At the opening reception there was one sound—one ‘comment’—overheard that rarely intrudes on an exhibition of landscapes: laughter. And this wasn’t derisive chortling, but hearty appreciation. The cause was four photographs by Ronald Linn that slotted neatly into multiple references, beginning with the ‘Green Man,’ a symbolic incarnation of nature that dates from the Dark Ages. Linn’s version found a full-length figure of a man in each photo, surrounded by characteristic topology and foliage, in each case his head replaced by shrubbery that seemed to explode from his neck. Subtitled “Sagebrush,” “Cedar,” “Tumbleweed,” and “Moss,” each image underscores the appropriateness of a particular plant in a certain environment, doing so not in a didactic way, but in a way made as memorable as reflexive laughter. Even committed art fans don’t always recognize when a work is destined to stick in memory, never to be forgotten, but the four Green Men are a safe bet to be recalled . . . frequently, if only for their wit. Of course they’re not just odd: they invoke serious, even philosophical questions about the personification of nature and the natural state of man. Seen alongside them, Linn’s comparatively straight landscapes also reveal a cerebral side. While their primary characteristic is the way aerial light is represented by rainbow-like, sinuously patterned lines, in “Yellow, Blue Sky (Promontory Point),” while Salt Lake reflects the point like a mirror, is gives back the cloudy sky that might have been expected, rather than the pattern actually seen painted above it.
With such a range of approaches or strategies, viewers may well find favorites. For me, the first among equals at the Alice this month is Tiana Birrell, whose analytical approach perfectly balances the traditionally static ‘look’ of the landscape with the desire to capture its dynamic experience. In the most immediately accessible, a trio of drawings titled Observatory: Opening the Eye 1, 2, & 3, the conventional, routinely overlooked abstraction of graphite drawing is ruptured repeatedly. In places in the drawing, lines expected to convey sensory data are replaced by cerebral symbols: dotted lines, mechanically drawn straight lines, and so forth. Circles limit the ‘official’ field of view, but the drawing violates those restrictions and calls them into question. Layout and rendering contrast strikingly. None of these treatments is unprecedented, and in places they might be taken for artifacts of a sketch being incomplete. But taken together, they bring not only the passages cited, but the entire enterprise of drawing into a state of semantic questioning: what do these marks really mean, and why?
Two panoramas on opposite walls consider such questions in the larger context of recent art. “Templa Coeli” (Temple of Heaven) locates a bit of landscape in a sea of clouds, but also places both in a now-familiar, academic system of late twentieth-century mark-making and paint manipulation. More of a revelation, surely, is “Cathedra,” in which a treatment recalling cubism turns in something far closer to how we actually see than the conventional attempt to render a panorama as though—sudden recognition here—no one (but a machine?) was actually watching the painting being made. Think of it: when viewing the original landscape, one plays ones eyes over it, mentally focusing here, zooming in here, out there, using mental skills to essentially edit the view as one might a photograph. Traditional rendering strives to reproduce not the experience of seeing, but the reality of the thing seen. In theory, this approach permits the viewer to reproduce that act of optical editing off the painting just as in the presence of the original vista. But what Birrell has done is present one possible ‘edit’ of the view, emphasizing and repeating what stood out for her. Thus she brings a static image to evocative life, much as video documentarians have done with still photos (what is often called the Ken Burns effect).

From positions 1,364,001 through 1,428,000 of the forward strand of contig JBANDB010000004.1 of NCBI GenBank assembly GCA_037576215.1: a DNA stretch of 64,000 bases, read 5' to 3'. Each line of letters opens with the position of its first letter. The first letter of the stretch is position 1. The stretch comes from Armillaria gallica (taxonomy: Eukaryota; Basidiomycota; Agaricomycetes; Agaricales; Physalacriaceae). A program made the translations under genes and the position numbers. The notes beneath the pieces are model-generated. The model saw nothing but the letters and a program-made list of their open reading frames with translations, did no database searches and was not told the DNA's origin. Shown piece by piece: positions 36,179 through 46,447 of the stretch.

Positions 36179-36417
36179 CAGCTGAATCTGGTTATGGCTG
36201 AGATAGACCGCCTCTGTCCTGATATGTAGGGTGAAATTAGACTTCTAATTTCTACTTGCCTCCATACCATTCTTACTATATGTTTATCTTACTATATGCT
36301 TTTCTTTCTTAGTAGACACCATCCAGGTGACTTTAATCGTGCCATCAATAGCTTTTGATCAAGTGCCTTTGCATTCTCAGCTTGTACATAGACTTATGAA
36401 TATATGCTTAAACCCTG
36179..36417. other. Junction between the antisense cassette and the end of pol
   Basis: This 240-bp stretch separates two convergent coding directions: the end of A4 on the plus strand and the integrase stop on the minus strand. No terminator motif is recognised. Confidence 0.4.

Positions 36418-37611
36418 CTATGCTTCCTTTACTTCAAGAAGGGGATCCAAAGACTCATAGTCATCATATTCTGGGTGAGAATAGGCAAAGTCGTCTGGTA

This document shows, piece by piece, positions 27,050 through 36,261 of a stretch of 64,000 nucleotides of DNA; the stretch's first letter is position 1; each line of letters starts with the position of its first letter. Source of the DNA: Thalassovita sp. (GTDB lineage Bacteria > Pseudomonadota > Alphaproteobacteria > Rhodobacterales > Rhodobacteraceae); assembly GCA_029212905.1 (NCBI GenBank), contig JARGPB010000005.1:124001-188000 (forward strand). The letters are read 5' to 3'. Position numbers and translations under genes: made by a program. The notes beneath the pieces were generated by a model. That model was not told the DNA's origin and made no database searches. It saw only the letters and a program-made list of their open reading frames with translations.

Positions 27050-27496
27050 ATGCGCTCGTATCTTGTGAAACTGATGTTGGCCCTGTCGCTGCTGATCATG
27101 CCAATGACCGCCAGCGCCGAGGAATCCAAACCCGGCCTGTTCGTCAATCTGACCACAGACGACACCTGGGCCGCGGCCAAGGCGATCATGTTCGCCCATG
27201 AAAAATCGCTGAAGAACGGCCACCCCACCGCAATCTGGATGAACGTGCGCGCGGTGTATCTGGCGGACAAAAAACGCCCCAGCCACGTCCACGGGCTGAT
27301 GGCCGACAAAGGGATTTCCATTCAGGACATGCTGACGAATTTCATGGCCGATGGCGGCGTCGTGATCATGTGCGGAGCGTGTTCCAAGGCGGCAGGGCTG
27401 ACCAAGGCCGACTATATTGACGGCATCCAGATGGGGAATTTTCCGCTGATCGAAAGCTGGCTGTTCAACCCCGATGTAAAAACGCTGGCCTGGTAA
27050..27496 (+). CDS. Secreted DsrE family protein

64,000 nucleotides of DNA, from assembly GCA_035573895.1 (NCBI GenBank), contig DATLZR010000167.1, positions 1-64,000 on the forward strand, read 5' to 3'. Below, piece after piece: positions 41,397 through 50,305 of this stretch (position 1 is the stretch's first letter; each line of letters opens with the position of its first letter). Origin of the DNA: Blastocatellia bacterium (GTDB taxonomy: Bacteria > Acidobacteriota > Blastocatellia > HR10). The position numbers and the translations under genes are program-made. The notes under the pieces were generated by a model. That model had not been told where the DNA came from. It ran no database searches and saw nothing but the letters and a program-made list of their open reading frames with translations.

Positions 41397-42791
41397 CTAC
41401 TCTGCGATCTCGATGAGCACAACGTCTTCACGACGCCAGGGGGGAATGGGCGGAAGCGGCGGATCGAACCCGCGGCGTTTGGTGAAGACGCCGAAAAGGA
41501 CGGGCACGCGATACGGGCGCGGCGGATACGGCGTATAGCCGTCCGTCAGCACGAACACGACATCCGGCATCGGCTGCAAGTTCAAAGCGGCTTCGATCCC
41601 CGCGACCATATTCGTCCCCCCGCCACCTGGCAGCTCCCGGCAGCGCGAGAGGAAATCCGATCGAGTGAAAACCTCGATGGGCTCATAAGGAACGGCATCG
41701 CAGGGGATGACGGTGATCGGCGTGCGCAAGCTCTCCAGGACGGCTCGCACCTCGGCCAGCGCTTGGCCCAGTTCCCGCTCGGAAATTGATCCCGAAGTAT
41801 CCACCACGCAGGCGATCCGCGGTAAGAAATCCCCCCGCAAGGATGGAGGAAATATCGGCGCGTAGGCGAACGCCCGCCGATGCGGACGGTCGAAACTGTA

With The Family of Things, these five artists have not only staked out a very valid claim for a viewers’ attention; they have coincidentally asserted the efficacy of whatever BYU’s art department is currently doing. Someone at the opening was heard to praise that department at the deliberate expense of the U of U’s. While such comments are of questionable merit outside the athletics departments, a spirit of competition has occasionally been known, starting with the Renaissance, to benefit all the contenders. Landscape, arguably the backbone of Utah art, can only be improved by such efforts by new artists to show off what they can do.
The Family of Things, featuring work by Mary Baum, Tiana Birrell, Ronald Linn, Hannah Mortensen, and Jena Schmidt, is at the Utah Division of Arts & Museum’s Alice Gallery in Salt Lake City through July 11.